I'd like to keep a flashlight by my bed for home safety. I intend to only use it in emergencies. Since it's for a home safety emergency, I want to keep the battery stored in the flashlight so it's immediately usable. The flashlight I have is designed to take a 18650 battery or three AAA cells. To avoid battery corrosion and keep my flashlight functional in an emergency at least for a short time, what is the best type of battery to use in this situation? Lithium-ion? Non-rechargeable lithium? Alkaline? Nickel metal hydride? For how long is it safe to store that kind of battery in the flashlight?

  • \$\begingroup\$ I Google: "Longest lasting battery" and immediately a suggestion is made. Did you try that? \$\endgroup\$ – Bimpelrekkie Nov 9 '20 at 15:50
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    \$\begingroup\$ All batteries will eventually fail. Have you considered a battery-less flashlight? Such as those that can be shaken or wound to recharge. \$\endgroup\$ – rdtsc Nov 9 '20 at 16:01
  • \$\begingroup\$ @Bimpelrekkie, yes, I looked for answers, but I'm not asking about which battery generally has the longest shelf life or which has the highest capacity. I'm asking about a more specific situation. If you know of a Google result that answers my question, please let me know. \$\endgroup\$ – aswine Nov 9 '20 at 16:03
  • \$\begingroup\$ @rdtsc, That's a good suggestion. I'll look into it. I'm wondering if it would take too long in an emergency to charge? \$\endgroup\$ – aswine Nov 9 '20 at 16:09
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    \$\begingroup\$ The suggestion you would get from Google are to use Lithium based AA (they also exist in AAA form factor) which have a 20 year shelf life. Explain how your situation is any different as I do not see the difference. You're essentially storing the batteries inside a flashlight so shelf life is what matters. \$\endgroup\$ – Bimpelrekkie Nov 9 '20 at 16:28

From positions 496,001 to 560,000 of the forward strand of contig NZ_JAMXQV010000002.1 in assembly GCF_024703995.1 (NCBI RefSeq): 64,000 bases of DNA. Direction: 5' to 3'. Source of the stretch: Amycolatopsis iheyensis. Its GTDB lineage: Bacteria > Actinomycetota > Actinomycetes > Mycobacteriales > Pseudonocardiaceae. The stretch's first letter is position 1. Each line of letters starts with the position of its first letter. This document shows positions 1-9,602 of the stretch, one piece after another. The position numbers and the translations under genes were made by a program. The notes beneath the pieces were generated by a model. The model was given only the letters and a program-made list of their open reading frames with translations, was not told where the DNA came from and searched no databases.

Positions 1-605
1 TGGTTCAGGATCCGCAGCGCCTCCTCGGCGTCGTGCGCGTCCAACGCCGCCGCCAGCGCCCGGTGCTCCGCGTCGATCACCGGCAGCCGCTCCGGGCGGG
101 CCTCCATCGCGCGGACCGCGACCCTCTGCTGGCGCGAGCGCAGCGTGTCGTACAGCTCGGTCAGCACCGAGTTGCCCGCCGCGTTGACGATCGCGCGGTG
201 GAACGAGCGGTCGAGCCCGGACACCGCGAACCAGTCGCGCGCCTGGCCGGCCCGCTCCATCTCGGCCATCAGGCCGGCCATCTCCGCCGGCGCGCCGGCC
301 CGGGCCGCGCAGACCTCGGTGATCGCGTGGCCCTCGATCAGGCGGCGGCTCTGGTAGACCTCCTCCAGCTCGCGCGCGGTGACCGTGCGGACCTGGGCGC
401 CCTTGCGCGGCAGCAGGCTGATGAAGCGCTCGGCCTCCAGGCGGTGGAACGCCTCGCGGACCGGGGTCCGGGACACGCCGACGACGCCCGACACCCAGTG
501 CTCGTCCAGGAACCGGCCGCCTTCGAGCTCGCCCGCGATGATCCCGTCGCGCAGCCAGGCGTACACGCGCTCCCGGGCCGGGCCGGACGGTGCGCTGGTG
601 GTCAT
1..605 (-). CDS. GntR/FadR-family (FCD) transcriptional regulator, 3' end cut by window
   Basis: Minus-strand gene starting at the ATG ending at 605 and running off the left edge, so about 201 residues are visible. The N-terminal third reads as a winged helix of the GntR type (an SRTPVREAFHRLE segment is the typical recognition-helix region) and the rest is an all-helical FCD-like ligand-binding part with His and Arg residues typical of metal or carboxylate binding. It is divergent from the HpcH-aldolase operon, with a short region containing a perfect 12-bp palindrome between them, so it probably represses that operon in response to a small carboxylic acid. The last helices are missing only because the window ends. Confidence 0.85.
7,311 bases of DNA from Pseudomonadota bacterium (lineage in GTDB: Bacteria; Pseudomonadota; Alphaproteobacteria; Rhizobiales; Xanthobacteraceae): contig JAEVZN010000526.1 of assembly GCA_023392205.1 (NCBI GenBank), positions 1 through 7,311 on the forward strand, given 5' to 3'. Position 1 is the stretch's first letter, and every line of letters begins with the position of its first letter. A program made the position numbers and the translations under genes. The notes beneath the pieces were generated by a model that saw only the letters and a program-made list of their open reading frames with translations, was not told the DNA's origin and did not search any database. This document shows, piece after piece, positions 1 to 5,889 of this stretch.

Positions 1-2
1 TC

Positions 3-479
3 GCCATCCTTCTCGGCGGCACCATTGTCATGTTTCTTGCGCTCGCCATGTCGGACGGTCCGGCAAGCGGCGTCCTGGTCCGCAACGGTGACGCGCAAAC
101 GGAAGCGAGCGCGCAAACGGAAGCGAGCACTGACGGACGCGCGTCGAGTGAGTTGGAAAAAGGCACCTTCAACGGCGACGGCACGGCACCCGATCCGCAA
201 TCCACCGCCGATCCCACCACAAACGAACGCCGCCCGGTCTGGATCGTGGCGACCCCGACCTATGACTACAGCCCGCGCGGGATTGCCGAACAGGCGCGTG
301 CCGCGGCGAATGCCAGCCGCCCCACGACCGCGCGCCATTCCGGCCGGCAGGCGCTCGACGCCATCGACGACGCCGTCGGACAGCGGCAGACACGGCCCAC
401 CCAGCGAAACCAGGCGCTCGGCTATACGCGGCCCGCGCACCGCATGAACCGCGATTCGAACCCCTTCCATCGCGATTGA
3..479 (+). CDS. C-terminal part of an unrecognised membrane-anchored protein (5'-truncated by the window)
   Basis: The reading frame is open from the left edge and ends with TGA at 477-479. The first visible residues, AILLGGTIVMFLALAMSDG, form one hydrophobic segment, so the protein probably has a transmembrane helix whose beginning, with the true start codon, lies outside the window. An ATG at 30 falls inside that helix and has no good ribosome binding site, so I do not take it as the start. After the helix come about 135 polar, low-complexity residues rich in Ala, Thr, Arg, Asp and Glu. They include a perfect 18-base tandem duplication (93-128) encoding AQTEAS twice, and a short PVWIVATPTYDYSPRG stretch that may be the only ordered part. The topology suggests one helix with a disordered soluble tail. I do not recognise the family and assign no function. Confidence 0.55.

Don't use any sort of rechargeable cells. They will be flat through self-discharge by the time you use them.

Non-rechargeable lithium cells aren't common in the size you want, but if you can source some, then they will last many years.

Otherwise, get brand new alkaline cells from a reputable manufacturer. Check the "install by" date on the betteries or the packaging, to make sure they have several years left on them. Even after their "install by" date, they will still work for a few more years, but will no longer last as long when you do use them.

  • \$\begingroup\$ Can you verify that rechargeable lithium batteries are safe to be stored in a flashlight? My flashlight's user manual specifically says that rechargeable lithium-ion batteries should be removed when the light's not in use. Also, as I mentioned in an above comment, I've had trouble with alkalines corroding in flashlights. \$\endgroup\$ – aswine Nov 11 '20 at 13:58
  • \$\begingroup\$ @aswine they always say that. It ensures that if the battery does leak and damage the flashlight, they can say it's your fault. The battery is no more likely to leak inside the flashlight than outside it. \$\endgroup\$ – Simon B Nov 11 '20 at 14:56

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